With the rapid expansion of Scania’s electrified range of trucks, buses and engines, the company plans to, over several years, invest more than 1 billion SEK (US$116 million) in a battery assembly plant in Södertälje, Sweden. The initial step is a 18,000-square meter facility and the construction will start early 2021 with the aim to be fully operational by 2023.
The company will also invest US18.4 million (€15.5 million) in a new battery laboratory at its research and development facilities in Södertälje.
This is a tangible manifestation of our determination to take a leading role in heavy vehicle electrification, which is needed to fulfil our commitment to science-based climate targets. Operating an on-site battery assembly plant is a prerequisite for large-scale production of electric vehicles and it also establishes Scania clearly as a part of the battery production value chain.—Ruthger de Vries, Head of Production and Logistics at Scania
The plant, which will be built adjacent to the chassis assembly plant in Södertälje, will assemble battery modules and packs from cells which will be delivered from Northvolt’s battery factory in Skellefteå, Sweden. The assembled packs form battery systems tailored for Scania’s modular production.
Employing a staff of 200, most recruited from within the company, the battery assembly plant will be highly automated from incoming goods throughout production to delivery. Staff handling manual elements of battery module assembly, such as fitting cable harnesses, will be trained in electrical safety and protection.
Battery packs will be tailored for varying applications and delivered to the nearby chassis assembly, which is concurrently being reorganised for parallel assembly of electric and combustion engine vehicles.
Construction of the 1,000-square meter battery laboratory recently commenced and building works will be completed by spring 2021. The laboratory will be fully operative by autumn 2021.The laboratory will contain three 250-square meter test halls for battery cells, modules and packs. Adjacent to these halls, the laboratory will also have facilities for test sample preparation in order to improve work environment, safety and testing uptime.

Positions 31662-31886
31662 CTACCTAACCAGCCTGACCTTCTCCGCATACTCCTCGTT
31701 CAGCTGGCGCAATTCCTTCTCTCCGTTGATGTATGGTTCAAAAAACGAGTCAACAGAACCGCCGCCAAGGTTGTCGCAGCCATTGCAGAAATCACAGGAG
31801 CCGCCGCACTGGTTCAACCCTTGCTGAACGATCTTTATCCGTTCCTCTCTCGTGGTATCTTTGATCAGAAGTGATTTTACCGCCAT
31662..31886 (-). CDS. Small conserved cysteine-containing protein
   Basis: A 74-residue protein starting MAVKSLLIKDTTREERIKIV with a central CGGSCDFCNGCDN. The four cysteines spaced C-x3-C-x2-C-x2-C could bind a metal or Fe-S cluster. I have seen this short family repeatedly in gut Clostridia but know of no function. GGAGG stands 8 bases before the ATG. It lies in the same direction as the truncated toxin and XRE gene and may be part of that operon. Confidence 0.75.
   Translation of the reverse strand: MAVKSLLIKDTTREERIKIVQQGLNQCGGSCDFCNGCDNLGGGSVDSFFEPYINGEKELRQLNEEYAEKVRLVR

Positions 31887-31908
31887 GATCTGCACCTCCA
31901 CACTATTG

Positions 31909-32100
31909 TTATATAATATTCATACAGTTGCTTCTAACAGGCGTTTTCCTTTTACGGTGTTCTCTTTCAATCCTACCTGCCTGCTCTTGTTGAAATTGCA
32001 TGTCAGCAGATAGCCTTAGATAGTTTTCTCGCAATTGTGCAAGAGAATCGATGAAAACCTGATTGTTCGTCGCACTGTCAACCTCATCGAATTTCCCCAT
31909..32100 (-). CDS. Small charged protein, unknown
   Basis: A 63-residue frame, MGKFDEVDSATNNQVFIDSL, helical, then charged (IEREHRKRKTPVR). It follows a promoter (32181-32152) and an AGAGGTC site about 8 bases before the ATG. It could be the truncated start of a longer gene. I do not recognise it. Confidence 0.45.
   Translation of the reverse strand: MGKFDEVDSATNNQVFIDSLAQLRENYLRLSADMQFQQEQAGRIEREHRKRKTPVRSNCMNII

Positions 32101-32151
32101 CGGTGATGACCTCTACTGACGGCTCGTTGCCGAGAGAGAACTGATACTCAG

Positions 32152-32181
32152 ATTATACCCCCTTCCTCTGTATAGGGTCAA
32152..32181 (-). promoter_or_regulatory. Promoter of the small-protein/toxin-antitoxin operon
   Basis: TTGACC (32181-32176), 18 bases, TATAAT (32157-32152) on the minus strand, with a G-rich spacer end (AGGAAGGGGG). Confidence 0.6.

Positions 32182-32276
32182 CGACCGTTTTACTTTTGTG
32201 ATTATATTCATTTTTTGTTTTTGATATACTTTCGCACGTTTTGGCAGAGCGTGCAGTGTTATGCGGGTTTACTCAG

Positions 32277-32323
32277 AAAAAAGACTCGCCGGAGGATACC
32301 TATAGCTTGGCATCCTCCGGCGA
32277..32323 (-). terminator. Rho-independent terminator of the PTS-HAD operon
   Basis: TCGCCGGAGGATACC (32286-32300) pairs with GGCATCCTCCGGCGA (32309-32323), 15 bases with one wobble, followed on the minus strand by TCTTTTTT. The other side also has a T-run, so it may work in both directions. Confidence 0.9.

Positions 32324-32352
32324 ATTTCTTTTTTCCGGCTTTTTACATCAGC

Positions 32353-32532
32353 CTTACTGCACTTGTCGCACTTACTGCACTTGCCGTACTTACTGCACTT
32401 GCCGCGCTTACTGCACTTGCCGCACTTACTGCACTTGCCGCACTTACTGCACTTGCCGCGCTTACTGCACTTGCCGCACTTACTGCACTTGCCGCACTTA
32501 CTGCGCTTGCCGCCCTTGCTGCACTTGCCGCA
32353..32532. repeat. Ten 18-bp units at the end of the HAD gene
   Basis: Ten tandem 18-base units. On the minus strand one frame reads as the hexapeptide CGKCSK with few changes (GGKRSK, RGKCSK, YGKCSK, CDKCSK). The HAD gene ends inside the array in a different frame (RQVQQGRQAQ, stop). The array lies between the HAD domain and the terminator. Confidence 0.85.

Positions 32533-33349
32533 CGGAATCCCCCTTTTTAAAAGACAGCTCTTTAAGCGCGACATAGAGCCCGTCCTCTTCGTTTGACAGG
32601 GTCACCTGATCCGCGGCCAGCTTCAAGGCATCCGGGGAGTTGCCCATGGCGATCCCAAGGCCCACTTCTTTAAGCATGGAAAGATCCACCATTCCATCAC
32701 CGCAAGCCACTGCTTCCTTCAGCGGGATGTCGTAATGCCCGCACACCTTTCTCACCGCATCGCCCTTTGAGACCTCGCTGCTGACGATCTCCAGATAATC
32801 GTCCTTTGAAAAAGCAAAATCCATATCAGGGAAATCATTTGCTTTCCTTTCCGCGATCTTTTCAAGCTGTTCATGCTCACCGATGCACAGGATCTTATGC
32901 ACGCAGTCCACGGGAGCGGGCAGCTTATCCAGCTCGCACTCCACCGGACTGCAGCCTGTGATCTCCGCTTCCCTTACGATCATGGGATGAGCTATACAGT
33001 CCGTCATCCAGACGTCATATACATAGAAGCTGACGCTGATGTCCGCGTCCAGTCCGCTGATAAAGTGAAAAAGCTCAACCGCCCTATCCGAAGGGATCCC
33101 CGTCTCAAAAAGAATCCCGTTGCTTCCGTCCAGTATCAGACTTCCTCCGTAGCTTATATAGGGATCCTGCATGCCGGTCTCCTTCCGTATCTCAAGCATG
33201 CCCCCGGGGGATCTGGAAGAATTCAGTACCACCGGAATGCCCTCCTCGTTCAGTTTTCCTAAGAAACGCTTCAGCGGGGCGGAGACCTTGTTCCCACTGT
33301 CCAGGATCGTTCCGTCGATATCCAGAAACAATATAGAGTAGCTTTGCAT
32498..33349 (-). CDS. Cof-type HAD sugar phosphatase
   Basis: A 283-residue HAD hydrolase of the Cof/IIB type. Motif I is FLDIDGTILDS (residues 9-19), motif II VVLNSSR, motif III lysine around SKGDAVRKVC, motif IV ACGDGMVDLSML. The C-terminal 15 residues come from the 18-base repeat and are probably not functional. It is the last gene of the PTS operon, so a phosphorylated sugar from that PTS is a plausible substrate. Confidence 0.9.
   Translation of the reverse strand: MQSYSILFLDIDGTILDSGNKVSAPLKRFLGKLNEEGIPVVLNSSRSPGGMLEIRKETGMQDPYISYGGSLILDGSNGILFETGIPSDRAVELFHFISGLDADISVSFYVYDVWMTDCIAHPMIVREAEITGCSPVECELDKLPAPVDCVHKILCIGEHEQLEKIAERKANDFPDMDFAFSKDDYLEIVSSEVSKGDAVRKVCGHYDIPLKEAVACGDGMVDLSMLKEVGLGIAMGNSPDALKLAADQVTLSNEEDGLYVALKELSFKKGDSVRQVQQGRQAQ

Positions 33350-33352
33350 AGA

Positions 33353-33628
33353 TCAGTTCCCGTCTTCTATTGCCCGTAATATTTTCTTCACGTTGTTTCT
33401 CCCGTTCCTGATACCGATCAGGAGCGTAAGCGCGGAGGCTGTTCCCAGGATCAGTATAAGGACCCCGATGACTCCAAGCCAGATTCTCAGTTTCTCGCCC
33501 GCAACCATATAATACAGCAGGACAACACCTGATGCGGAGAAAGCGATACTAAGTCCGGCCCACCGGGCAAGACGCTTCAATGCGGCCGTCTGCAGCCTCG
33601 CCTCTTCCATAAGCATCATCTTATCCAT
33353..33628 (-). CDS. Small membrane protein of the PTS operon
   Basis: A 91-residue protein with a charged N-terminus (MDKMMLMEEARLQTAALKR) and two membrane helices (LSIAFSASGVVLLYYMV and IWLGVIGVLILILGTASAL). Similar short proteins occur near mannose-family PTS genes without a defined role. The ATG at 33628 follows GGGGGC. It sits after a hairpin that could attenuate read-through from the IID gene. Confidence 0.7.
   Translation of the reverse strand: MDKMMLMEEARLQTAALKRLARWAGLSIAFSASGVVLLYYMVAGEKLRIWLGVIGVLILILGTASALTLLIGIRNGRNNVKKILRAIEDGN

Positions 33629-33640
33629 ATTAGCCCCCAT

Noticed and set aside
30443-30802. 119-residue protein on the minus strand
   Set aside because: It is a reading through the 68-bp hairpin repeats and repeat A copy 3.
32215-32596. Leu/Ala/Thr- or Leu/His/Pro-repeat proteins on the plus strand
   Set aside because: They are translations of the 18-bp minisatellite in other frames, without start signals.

The laboratory will primarily focus on battery performance and lifespan evaluation in varying climate conditions from -40 °C to 70 °C. Scania’s engineers will examine and identify the best operational conditions for the battery with regard to, for example, temperature setpoint, state of charge window and charging power profile for tailored utilisation in optimising battery life and customer needs.
The new battery laboratory will complement a smaller facility with a climatic chamber for battery pack testing that was taken into use earlier this year. With this lab, Scania can test the performance of battery packs on operational electric trucks and buses without removing batteries. Vehicles are parked adjacent to the lab and connected to testing equipment.
In 2015, Scania started series production of hybrid buses and in 2019 of its first fully electric bus range. This was recently followed by the introduction of Scania’s plug-in hybrid truck and the fully electric truck. Series production of the electric truck starts in 2021. Meanwhile, electrified industrial and marine power solutions are being developed. Scania will now gradually ramp up production, which is centred in Södertälje.